Dr. Laura Apologizes for Saying N-Word on the Air


the-n-wordTalk radio host Dr. Laura Schlessinger has issued an apology for saying the N-word several times in an on-air conversation with a caller that she said was “hypersensitive” to racism. Schlessinger said on her website that she was wrong in using the word for what she called an attempt to make a philosophical point.”I articulated the N-word all the way out – more than one time,” Schlessinger said in comments from the opening of her radio show that she posted on her site. “And that was wrong. I’ll say it again – that was wrong.”

She said she “realized I had made a horrible mistake, and was so upset, I could not finish the show.”

Schlessinger said she pulled herself off the air at the end of the hour.

During the exchange on Tuesday’s show, Schlessinger said the woman who called herself Jade was too sensitive for complaining that her husband’s friends made racist comments about her in their home.

When the woman asked if the N-word was offensive, Dr. Laura said “black guys say it all the time,” then went on to repeat it several times.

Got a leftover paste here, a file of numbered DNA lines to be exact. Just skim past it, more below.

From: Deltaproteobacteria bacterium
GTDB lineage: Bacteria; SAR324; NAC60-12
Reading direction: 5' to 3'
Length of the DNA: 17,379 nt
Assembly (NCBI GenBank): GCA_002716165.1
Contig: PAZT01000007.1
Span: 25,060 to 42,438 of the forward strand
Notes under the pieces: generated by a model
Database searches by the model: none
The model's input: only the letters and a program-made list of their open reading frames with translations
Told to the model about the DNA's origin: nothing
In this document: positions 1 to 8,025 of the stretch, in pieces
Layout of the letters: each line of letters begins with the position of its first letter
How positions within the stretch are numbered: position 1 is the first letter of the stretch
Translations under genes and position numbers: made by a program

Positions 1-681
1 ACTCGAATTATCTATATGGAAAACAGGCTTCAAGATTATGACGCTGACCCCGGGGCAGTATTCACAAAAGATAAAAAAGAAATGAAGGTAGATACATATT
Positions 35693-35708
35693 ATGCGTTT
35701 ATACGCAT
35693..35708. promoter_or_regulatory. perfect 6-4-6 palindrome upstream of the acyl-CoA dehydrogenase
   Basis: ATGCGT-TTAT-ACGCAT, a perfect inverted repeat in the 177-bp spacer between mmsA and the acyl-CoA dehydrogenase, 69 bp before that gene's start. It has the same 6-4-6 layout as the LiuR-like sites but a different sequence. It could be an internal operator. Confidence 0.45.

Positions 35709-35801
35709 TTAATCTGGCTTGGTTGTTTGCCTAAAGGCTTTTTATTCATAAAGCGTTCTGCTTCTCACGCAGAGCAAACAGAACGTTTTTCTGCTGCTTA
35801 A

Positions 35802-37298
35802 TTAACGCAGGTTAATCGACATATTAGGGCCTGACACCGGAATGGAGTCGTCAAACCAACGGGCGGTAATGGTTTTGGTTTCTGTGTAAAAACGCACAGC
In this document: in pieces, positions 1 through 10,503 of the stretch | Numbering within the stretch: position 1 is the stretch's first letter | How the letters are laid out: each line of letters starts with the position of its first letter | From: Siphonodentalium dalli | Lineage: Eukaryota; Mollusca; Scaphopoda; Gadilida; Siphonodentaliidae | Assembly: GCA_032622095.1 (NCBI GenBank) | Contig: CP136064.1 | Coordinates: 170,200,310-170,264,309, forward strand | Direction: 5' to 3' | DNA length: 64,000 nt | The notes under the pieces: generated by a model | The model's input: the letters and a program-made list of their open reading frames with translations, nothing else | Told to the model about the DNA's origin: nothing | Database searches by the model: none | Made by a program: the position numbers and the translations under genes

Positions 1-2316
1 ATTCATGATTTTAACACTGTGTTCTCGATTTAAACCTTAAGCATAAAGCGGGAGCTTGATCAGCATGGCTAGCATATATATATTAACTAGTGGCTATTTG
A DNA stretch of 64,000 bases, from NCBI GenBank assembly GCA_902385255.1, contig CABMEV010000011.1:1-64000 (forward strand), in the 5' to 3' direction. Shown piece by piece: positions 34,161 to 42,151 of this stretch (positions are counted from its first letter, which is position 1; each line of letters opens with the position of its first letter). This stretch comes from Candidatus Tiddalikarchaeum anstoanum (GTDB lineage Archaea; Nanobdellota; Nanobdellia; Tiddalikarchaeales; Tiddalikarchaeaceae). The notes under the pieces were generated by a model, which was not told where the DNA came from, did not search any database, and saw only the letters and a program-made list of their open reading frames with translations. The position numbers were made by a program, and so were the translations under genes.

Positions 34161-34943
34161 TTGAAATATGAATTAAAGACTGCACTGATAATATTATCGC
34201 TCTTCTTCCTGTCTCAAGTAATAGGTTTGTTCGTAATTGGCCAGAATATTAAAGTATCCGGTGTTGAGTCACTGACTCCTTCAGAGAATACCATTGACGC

Schlessinger did not direct the epithet at the woman, but said she used it to suggest how often she hears it, and that it should not automatically be cause for offense.

When the caller objected, Schlessinger replied: “Oh, then I guess you don’t watch HBO or listen to any black comedians.”

Schlessinger also said that if the caller did not have a sense of humor about race, she shouldn’t have entered into an interracial marriage.



  1. For those who are too young to remember – there were some very offensive words referring to Jews that were quite “popular” at one time. Words like “kike,” “sheeny,” “Hebe” and “Chr-st-killer” to name just a few. I didn’t enjoy hearing any of them, particularly because there was always just a hint of possible violence involved. Try walking up a street with a couple of rowdy teenagers calling “Chr-st-killer” at your back the day after Easter. Gave you a real sense of security. Jews used to get beaten up quite frequently in some of our urban areas, and not by Muslims, either. Prejudice and bigotry always have that quiet threat of violence behind the “bad” words. We, of all people, should remember.